Canada also has a higher household net wealth compared to the OECD average. The net wealth measures both financial and non-financial aspects of a household, including savings, shares, vehicles, property, valuables, and any other consumer durables. The average net wealth per household is CAD 642,051 in Canada compared to CAD 434,926 across the OECD countries.


In Canada, approximately 70% of 15 to 64-year-olds are in a paid job, which is 4% higher than the OECD average. More men are in paid jobs in Canada, at 73% compared to 67% of women.

A person is considered unemployed when they are currently out of a job, but are looking for work. Being unemployed, when willing and able to work, can affect a person’s feelings of self-worth and well-being. The percentage of the workforce that has been unemployed for a year or more is 0.5% in Canada, which is lower than the 1.3% average for the OECD.

Canada also has a better financial security rate if a person were to become unemployed. Canadian workers would lose on average 3.8% of their earnings if they became unemployed compared to the 5.1% OECD average. Canada also has higher than average salaries at CAD 74,298 compared to CAD 66,005.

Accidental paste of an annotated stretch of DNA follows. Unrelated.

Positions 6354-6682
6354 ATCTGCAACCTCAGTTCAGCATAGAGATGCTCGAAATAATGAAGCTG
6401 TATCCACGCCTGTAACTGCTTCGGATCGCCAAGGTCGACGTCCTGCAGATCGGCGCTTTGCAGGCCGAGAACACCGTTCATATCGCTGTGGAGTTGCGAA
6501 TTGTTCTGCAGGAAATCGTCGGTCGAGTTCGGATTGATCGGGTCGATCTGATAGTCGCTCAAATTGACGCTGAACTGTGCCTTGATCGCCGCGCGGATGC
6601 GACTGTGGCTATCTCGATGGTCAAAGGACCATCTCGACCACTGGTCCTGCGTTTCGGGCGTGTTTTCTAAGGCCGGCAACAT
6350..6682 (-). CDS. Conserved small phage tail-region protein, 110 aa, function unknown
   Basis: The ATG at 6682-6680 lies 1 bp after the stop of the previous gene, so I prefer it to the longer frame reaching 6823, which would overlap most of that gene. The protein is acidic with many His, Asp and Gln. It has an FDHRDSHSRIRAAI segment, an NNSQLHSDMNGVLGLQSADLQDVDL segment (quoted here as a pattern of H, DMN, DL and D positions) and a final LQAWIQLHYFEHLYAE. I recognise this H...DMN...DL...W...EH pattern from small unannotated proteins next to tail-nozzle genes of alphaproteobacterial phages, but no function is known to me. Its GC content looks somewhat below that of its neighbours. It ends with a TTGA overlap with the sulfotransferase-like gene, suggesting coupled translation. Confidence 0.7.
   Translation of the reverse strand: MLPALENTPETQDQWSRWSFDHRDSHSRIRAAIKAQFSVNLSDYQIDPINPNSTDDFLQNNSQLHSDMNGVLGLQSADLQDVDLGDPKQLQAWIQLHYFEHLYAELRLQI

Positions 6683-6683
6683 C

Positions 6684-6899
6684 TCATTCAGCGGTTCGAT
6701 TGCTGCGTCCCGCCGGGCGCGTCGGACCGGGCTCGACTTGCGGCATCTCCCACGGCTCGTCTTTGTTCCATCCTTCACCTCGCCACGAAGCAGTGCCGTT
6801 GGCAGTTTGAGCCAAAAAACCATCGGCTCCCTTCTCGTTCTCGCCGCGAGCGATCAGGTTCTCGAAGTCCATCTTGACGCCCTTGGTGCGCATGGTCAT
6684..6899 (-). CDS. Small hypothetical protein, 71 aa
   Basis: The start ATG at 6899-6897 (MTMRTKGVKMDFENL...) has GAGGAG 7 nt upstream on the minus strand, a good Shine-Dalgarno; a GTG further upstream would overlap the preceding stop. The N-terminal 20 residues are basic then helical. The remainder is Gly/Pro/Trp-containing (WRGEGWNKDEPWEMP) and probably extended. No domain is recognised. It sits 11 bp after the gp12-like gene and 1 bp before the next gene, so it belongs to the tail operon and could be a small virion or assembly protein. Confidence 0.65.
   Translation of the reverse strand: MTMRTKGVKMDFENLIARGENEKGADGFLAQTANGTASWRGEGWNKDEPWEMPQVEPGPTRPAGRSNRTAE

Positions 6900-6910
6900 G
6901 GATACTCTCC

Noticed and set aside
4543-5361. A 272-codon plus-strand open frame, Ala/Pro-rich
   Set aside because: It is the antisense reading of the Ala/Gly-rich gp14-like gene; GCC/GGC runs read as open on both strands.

Work-Life Balance

Having a balance between work and personal life is important for our well-being and quality of life. Only 3% of Canada’s workforce work very long hours compared to 10% across the OECD countries. Men are more likely to work longer hours than women. 5% of Canadian men work long hours compared to just 1% of women.

The longer hours people work, the less time they can spend with family and friends, on their leisure activities, eating, and sleeping. Canadians in full-time employment spend on average 61% or 14.6 hours on leisure and personal care. This is slightly below the OECD average, which is 15 hours.


Having a home is one of the basic needs but there is more to a home than just the physical aspect of it. A home should be a place where you feel safe, which offers you personal space and privacy, and a place to rest and potentially raise a family. Whether you can afford a house that meets all your needs, is one of the factors that determine the quality of your life.